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Yet she will be saved through childbearing, if they continue in faith and love, and holiness with modesty. 1 Timothy 2:15

1 Timothy 2:15 is a difficult verse to understand. One of the more disturbing interpretations of this verse is that women cannot be saved unless they have children. I have heard several well-known ministers teach this faulty interpretation.[1] For example, Jim Hamilton, (an associate professor of biblical theology at the Southern Baptist Theological Seminary and a preaching pastor at a Baptist Church in the USA) has stated that “All women must embrace their role as women by bearing children and, if they do this in faith, they will then be saved.” (Bold added.)

I challenged Jim on this and he responded, “Well, read 1 Tim 2:15—Paul isn’t contradicting Jesus.”

I have no idea what Jim meant by this. I’m aware of what Paul said in 1 Timothy 2:15, but Jesus never said anything at all about women having to have kids in order to be saved.

What did Jesus say to women?

On one occasion Jesus had the opportunity to affirm the “virtue” of motherhood. A woman in the crowd cried out and said to him, “Blessed is the mother who gave you birth and nursed you.” Jesus replied, however, “Blessed rather are those who are hearing the word of God and obeying it” (Luke 11:27–28 NIV). In no way did Jesus indicate that being a mother was necessary, or the only way, women can obey God’s word.[2]

In his conversation with a Samaritan woman—the longest conversation between Jesus and an individual recorded in the Gospels—Jesus does not broach the subject of motherhood. Instead, he and the woman have a long theological discussion about true worship, during which, Jesus offers the woman the gift of Living Water (John 4:4). It is not recorded that Jesus offered this gift with the proviso that she embraces her role as a woman and have children.

Mary and Martha of Bethany, good friends of Jesus, may have been ascetics. If so, they would have been unmarried and childless. When Mary sat at Jesus’ feet learning from him, was he teaching her about the necessity of being a mother in order to be saved? When Jesus later had a theological discussion with Martha about the resurrection and eternal life, did he insist that Martha embrace her womanhood in order to receive eternal life? (John 11:25–27). I doubt it.

Jesus and Paul contradict Jim

By saying that “All women must embrace their role as women and bear children, and if they do so in faith they will be saved,” Jim effectively adds a clause to the gospel.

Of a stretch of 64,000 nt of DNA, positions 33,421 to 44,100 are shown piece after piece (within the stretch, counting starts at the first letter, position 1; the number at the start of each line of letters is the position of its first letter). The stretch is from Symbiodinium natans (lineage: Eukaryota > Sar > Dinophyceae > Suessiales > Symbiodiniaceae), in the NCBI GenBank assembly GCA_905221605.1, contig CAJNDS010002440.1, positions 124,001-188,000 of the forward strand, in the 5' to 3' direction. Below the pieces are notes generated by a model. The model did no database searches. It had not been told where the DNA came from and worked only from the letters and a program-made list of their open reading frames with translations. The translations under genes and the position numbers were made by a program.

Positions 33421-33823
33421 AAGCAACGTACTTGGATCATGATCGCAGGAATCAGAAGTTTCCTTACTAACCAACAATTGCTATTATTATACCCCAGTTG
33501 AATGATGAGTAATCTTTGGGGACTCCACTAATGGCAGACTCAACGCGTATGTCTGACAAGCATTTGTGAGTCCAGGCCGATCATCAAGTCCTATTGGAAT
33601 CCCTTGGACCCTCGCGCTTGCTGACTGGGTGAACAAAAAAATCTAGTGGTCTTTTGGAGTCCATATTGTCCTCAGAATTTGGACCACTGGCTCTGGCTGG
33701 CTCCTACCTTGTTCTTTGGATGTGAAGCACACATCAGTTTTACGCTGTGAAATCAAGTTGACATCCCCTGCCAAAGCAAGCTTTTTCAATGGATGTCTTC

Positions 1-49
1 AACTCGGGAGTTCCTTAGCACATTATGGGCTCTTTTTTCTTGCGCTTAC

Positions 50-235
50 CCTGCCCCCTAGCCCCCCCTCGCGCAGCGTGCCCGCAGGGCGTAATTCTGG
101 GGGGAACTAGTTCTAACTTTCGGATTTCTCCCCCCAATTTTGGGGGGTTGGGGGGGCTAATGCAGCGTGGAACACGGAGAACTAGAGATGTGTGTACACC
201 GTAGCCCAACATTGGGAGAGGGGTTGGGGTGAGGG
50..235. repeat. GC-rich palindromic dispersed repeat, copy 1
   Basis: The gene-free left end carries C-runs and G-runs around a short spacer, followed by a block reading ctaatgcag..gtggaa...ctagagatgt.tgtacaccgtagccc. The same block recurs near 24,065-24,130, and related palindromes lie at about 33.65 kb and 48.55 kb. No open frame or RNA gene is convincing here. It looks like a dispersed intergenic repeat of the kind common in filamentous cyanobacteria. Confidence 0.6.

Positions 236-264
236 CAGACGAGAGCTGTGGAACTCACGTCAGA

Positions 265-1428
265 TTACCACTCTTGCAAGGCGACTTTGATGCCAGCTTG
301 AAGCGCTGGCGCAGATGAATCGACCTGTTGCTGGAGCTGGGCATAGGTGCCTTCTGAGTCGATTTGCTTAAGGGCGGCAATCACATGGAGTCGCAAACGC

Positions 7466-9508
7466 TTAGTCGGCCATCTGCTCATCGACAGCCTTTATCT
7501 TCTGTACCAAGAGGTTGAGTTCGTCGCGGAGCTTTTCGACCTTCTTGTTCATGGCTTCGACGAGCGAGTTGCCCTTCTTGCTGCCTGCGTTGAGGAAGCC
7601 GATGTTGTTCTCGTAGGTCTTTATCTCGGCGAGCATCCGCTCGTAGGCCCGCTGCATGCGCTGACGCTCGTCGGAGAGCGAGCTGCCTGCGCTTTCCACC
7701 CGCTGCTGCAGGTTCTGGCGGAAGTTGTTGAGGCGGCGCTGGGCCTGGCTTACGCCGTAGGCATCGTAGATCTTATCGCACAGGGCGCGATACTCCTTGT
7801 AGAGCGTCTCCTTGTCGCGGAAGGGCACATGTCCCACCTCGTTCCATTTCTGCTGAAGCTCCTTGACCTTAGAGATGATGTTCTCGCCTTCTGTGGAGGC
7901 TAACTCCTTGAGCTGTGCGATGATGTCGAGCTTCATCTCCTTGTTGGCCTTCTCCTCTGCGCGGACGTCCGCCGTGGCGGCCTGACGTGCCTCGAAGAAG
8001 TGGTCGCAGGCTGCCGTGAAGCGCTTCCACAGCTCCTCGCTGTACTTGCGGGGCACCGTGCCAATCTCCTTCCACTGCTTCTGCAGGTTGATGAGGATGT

The gospel message I know is that Jesus died for our sins and rose again. And that, if we continually put our trust in Jesus as Savior and faithfully follow him as Lord, we—both women and men, and girls and boys—share in his eternal life. This is the gospel message, the message of salvation.

I don’t recall any New Testament author, including Paul, saying or implying, “Oh, and by the way, women must embrace their role as women and have children if they want to be saved because Jesus’ blood spilt on the cross isn’t enough to save you” (cf. 1 Cor. 15:1ff).

Paul does not contradict Jesus. That is because neither Paul nor Jesus connects salvation with supposed gender roles. I believe that Jim has misunderstood Paul’s meaning and intention in 1 Timothy 2:15. (My understanding of this verse, and its backstory, is here.)

What about childless women?

In 1 Corinthians 7:34, Paul says that singleness is a better state than marriage for people who want to serve the Lord with undivided devotion. But if having kids is how women are saved, how will single and childless Christian women be saved?

Jim bears the childless women in mind and adds yet another caveat to the gospel: “This doesn’t mean that single women or barren women can’t be saved, but they should by faith embrace what it means for them to be women.” (Bold added.)

It is easy for the majority of people to embrace their sex, as our sex is an intrinsic part of who we are. As a female, I know what it is to be female. And I don’t need faith to embrace what it means to be a woman—I just am a woman!